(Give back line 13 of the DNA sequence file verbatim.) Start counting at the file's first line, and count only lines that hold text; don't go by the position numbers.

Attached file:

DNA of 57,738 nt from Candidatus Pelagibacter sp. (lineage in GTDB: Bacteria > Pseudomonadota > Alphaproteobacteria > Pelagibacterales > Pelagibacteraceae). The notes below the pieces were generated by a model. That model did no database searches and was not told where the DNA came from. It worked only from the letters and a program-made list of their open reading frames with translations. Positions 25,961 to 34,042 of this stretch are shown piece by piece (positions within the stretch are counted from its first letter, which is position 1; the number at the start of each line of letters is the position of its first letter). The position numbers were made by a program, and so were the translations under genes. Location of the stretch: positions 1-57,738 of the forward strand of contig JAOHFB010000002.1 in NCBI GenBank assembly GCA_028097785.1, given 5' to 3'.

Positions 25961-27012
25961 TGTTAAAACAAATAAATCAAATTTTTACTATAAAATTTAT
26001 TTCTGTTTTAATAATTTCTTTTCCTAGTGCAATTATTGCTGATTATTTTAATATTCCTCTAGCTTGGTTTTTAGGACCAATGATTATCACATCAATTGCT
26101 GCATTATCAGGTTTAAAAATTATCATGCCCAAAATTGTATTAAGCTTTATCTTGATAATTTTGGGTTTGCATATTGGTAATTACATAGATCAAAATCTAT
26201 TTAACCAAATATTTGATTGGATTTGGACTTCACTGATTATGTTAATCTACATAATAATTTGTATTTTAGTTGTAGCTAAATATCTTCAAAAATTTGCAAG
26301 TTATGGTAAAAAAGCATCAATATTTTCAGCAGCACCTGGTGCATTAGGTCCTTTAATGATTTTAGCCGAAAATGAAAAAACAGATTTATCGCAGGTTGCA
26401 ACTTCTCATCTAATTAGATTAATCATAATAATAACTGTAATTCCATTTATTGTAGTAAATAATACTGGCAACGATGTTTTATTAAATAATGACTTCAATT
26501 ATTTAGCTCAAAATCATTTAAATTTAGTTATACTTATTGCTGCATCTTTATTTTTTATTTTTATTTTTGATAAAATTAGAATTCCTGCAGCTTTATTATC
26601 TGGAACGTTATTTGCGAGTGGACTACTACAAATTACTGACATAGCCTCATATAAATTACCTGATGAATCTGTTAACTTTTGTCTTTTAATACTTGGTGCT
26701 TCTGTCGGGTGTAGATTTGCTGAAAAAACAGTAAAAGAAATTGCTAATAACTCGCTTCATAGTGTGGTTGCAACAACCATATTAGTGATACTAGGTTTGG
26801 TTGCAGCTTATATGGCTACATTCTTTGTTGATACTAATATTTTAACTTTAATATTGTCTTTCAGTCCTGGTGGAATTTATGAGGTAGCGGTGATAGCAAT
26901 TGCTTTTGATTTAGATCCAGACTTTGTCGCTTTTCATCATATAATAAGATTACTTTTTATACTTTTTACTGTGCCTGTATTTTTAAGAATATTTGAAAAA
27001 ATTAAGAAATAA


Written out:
26901 TGCTTTTGATTTAGATCCAGACTTTGTCGCTTTTCATCATATAATAAGATTACTTTTTATACTTTTTACTGTGCCTGTATTTTTAAGAATATTTGAAAAA